But I must eventually give some thought as to whether it is best to continue with the Guide as a single long document. On the one hand, despite the friendly signposting, 90 pages could seem very daunting. On the other hand, different readers will come with such different backgrounds, interests, and levels of mathematical agility that it is might still seem best just to plot out long routes through the material, all in one place, and (as I do) invite people to get on and off the bus at whatever stops suit them.

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The material conditional and the logic textbooks (3)

So turning to Nick Smith’s long and discursive book, what line does he take on the relationship between everyday conditionals and the material conditional?

Smith, as usual, sets aside subjunctive conditionals; the issue then is the relation beween indicative conditional and the truth-functional ‘\to‘ (in his preferred notation). He explains that the material conditional is the only possible conditional-like truth-function and that there are indeed plausible arguments for the equivalence of not-A or B and of not-(A and not-B) with if A then B. Smith then notes that, despite those arguments, equating ‘if’ with ‘\to‘ leads to some apparently very unhappy results. For example,  “if this book [i.e. his book] is about pop music, it refers to the work of the logician Frege” seems “quite wrong”, yet this comes out true if we treat “if” as the material conditional. What to do?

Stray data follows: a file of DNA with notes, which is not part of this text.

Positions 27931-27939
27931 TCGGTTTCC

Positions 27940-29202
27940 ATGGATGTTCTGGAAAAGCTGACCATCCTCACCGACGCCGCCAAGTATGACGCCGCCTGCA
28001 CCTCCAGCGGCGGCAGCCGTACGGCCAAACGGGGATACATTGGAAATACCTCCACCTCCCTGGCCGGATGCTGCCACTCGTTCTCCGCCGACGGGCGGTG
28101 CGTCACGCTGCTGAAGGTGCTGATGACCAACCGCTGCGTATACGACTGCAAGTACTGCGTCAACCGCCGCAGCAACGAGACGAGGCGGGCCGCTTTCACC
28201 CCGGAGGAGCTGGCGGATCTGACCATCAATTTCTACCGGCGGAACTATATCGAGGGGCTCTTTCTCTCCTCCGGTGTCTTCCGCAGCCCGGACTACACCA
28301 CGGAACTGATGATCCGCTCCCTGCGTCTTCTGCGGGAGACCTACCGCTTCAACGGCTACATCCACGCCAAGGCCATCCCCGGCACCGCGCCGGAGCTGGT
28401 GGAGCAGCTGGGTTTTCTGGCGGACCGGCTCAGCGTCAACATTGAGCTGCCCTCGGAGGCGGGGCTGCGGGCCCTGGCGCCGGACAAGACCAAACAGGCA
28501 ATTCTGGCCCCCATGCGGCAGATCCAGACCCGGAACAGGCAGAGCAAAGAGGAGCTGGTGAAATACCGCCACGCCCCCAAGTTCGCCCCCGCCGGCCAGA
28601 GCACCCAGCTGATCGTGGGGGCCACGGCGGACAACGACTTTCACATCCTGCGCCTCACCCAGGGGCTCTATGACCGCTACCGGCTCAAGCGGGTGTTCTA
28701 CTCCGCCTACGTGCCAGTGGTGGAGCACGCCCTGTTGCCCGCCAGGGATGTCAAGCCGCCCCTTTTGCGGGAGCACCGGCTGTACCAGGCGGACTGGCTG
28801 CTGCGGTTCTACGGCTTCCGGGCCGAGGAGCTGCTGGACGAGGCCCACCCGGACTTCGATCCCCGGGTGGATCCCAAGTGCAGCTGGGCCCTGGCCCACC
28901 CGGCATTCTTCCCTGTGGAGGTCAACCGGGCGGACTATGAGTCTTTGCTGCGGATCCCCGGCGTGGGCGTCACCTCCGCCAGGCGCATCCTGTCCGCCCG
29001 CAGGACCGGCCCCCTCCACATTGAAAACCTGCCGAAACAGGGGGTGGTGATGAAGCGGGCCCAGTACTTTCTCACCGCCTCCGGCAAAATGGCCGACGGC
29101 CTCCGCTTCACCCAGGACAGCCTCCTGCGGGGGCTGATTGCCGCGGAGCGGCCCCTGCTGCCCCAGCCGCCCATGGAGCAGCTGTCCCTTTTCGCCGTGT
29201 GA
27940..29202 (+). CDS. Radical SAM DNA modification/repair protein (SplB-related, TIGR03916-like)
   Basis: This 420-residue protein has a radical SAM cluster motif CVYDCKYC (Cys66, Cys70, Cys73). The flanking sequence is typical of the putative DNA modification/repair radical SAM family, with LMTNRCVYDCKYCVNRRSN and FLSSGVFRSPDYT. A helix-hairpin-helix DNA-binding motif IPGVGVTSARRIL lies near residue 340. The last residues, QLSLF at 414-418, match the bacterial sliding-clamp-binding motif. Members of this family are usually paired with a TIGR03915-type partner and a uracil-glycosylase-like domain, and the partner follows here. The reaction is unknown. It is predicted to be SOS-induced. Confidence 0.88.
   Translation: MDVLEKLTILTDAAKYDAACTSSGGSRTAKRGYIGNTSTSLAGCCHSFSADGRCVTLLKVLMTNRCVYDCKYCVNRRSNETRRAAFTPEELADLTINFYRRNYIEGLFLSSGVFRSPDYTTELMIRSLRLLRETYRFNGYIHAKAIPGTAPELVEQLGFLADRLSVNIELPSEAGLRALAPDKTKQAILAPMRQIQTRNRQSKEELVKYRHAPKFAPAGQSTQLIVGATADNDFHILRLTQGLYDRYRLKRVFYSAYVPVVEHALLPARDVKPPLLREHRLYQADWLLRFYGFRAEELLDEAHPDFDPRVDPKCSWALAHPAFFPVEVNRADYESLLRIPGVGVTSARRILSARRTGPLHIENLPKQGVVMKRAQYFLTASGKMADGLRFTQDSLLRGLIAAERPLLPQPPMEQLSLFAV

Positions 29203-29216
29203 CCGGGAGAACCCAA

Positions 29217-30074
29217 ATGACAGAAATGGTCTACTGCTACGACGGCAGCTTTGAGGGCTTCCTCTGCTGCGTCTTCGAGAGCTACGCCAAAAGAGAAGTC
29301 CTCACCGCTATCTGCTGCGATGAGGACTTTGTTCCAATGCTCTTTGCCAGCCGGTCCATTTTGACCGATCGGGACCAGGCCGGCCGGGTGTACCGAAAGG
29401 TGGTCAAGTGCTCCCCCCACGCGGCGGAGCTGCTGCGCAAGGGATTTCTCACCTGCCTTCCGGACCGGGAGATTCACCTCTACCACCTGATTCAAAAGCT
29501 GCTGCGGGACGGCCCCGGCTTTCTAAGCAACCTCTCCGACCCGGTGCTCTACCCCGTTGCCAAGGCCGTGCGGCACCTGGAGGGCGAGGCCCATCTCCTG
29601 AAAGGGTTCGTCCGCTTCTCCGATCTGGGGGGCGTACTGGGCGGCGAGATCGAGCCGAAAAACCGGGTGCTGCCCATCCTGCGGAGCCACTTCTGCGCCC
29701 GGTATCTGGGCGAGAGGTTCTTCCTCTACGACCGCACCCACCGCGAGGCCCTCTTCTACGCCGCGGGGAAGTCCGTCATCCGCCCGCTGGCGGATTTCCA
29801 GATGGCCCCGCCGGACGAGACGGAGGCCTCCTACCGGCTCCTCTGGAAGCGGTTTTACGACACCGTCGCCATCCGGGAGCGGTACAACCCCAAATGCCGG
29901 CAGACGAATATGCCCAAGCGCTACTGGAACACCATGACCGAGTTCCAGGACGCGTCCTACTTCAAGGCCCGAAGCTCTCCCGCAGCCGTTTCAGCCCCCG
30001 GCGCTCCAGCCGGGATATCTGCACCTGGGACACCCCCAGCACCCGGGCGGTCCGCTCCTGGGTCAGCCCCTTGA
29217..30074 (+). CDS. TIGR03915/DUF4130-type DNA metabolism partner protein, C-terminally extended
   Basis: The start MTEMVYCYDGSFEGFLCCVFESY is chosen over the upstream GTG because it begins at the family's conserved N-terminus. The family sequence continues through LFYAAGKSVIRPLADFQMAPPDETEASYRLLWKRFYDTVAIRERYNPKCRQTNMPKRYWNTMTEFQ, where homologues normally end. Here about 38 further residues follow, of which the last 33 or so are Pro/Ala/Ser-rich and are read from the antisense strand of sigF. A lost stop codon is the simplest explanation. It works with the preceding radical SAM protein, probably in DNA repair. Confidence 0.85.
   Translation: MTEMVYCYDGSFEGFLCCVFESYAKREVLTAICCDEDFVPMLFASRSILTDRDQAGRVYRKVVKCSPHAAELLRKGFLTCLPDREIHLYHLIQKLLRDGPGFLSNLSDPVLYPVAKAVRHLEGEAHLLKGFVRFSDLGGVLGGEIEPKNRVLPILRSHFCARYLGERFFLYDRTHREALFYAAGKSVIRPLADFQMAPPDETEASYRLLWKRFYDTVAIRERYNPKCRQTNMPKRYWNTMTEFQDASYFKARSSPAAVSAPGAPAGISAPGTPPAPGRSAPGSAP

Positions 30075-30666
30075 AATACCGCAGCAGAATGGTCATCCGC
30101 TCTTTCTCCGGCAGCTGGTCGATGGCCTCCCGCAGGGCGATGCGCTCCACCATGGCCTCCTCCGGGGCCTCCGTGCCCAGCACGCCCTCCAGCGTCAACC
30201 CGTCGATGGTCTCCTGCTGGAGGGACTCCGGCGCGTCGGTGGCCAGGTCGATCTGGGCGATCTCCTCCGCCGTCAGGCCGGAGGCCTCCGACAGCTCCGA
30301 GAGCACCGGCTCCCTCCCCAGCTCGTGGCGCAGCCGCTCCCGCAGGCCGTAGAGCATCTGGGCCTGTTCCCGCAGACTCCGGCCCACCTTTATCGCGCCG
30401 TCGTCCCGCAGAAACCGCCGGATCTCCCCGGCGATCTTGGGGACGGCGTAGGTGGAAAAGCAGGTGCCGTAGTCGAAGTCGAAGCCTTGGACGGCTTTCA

One might conclude that for an indicative conditional to be true, it is not enough simply for it not to be the case that both the antecedent is true and the consequent is false: there must also be some sort of connection between the two. If we pursue this line of thought, we shall be led to the view that the indicative conditional is not truth functional … (p. 113)

However, Smith says nothing at this point about what such a view might look like, but instead immediately says

The alternative is to defend the view that indicative conditionals have the same truth conditions as material conditionals, by treating the problematic examples in a way that should now be familiar: we explain why these conditionals seem wrong in a way that is compatible with their being true. …

And off we go with the Comforting Story, presented in some detail, to arrive at the conclusion that “the existence of such a connection [as seems to be involved in nice conditionals] is an implicature: it is not required for the truth of the conditional. … We now have an explanation of why the conditionals [like the pop music conditional] seem wrong (i.e., we can imagine no situation in which we should want to utter them) that is compatible with their being true.” And that’s where the main text of the relevant section ends.